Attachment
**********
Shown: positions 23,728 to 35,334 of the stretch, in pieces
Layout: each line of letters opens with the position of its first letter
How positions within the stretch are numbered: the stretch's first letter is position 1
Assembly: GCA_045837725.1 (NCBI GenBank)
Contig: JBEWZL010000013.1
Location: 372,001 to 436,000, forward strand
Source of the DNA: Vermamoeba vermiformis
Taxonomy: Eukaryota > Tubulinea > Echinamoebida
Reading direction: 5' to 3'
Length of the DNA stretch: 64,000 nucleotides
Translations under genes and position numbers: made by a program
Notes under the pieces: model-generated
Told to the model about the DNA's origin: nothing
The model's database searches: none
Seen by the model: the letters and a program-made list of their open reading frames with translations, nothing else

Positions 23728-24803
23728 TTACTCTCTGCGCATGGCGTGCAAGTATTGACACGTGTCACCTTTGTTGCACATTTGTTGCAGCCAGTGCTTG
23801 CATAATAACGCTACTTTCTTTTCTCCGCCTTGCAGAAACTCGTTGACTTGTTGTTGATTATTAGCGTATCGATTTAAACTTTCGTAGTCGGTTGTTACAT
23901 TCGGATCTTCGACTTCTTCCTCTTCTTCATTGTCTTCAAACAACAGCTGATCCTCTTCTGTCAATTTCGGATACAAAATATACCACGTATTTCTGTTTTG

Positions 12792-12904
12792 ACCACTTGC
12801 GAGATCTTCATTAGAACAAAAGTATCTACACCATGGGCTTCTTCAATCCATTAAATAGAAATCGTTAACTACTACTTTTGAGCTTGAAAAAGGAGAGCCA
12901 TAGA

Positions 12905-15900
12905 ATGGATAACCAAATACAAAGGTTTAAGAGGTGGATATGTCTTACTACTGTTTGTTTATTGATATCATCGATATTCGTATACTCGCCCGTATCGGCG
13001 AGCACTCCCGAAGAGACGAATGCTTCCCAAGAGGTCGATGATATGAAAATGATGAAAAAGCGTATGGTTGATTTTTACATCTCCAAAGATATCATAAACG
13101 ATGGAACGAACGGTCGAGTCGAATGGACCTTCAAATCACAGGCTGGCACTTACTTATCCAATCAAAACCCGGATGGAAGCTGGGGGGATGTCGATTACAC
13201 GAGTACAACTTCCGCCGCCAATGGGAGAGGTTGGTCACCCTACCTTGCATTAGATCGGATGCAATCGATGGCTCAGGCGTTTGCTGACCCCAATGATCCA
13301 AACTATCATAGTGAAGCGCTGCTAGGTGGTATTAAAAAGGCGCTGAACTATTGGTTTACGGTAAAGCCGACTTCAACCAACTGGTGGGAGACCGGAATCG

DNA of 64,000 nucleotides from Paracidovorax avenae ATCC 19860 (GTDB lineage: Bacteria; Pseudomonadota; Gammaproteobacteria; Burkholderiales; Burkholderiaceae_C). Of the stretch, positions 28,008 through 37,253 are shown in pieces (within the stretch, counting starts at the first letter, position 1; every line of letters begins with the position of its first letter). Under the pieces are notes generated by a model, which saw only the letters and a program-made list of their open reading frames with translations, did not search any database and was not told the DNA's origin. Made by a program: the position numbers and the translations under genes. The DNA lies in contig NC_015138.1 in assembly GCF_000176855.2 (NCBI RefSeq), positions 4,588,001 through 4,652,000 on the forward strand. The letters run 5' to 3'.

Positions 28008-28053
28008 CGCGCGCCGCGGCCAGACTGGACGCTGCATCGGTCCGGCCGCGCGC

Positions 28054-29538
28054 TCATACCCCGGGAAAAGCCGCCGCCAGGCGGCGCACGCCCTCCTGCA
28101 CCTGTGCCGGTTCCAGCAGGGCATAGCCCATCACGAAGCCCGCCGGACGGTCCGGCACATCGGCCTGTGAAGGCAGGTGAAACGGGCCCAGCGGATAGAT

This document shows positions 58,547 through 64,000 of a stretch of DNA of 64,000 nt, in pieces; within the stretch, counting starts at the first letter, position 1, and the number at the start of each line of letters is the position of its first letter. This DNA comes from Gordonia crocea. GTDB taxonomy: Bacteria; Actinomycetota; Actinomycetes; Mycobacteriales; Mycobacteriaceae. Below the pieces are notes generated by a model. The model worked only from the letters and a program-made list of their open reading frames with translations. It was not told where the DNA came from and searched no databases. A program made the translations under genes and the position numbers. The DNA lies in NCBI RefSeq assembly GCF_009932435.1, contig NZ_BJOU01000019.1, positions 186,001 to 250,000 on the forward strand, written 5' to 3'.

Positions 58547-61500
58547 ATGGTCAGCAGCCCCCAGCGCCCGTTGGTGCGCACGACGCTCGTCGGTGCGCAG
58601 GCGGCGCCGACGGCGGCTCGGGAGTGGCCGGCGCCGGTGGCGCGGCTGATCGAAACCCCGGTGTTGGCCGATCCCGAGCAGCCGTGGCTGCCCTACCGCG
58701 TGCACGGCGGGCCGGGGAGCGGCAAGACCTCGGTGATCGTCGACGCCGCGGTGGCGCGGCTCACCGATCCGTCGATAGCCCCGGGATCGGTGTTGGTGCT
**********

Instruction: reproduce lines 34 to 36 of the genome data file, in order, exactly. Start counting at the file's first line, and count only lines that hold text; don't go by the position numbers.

28054 TCATACCCCGGGAAAAGCCGCCGCCAGGCGGCGCACGCCCTCCTGCA
28101 CCTGTGCCGGTTCCAGCAGGGCATAGCCCATCACGAAGCCCGCCGGACGGTCCGGCACATCGGCCTGTGAAGGCAGGTGAAACGGGCCCAGCGGATAGAT

This document shows positions 58,547 through 64,000 of a stretch of DNA of 64,000 nt, in pieces; within the stretch, counting starts at the first letter, position 1, and the number at the start of each line of letters is the position of its first letter. This DNA comes from Gordonia crocea. GTDB taxonomy: Bacteria; Actinomycetota; Actinomycetes; Mycobacteriales; Mycobacteriaceae. Below the pieces are notes generated by a model. The model worked only from the letters and a program-made list of their open reading frames with translations. It was not told where the DNA came from and searched no databases. A program made the translations under genes and the position numbers. The DNA lies in NCBI RefSeq assembly GCF_009932435.1, contig NZ_BJOU01000019.1, positions 186,001 to 250,000 on the forward strand, written 5' to 3'.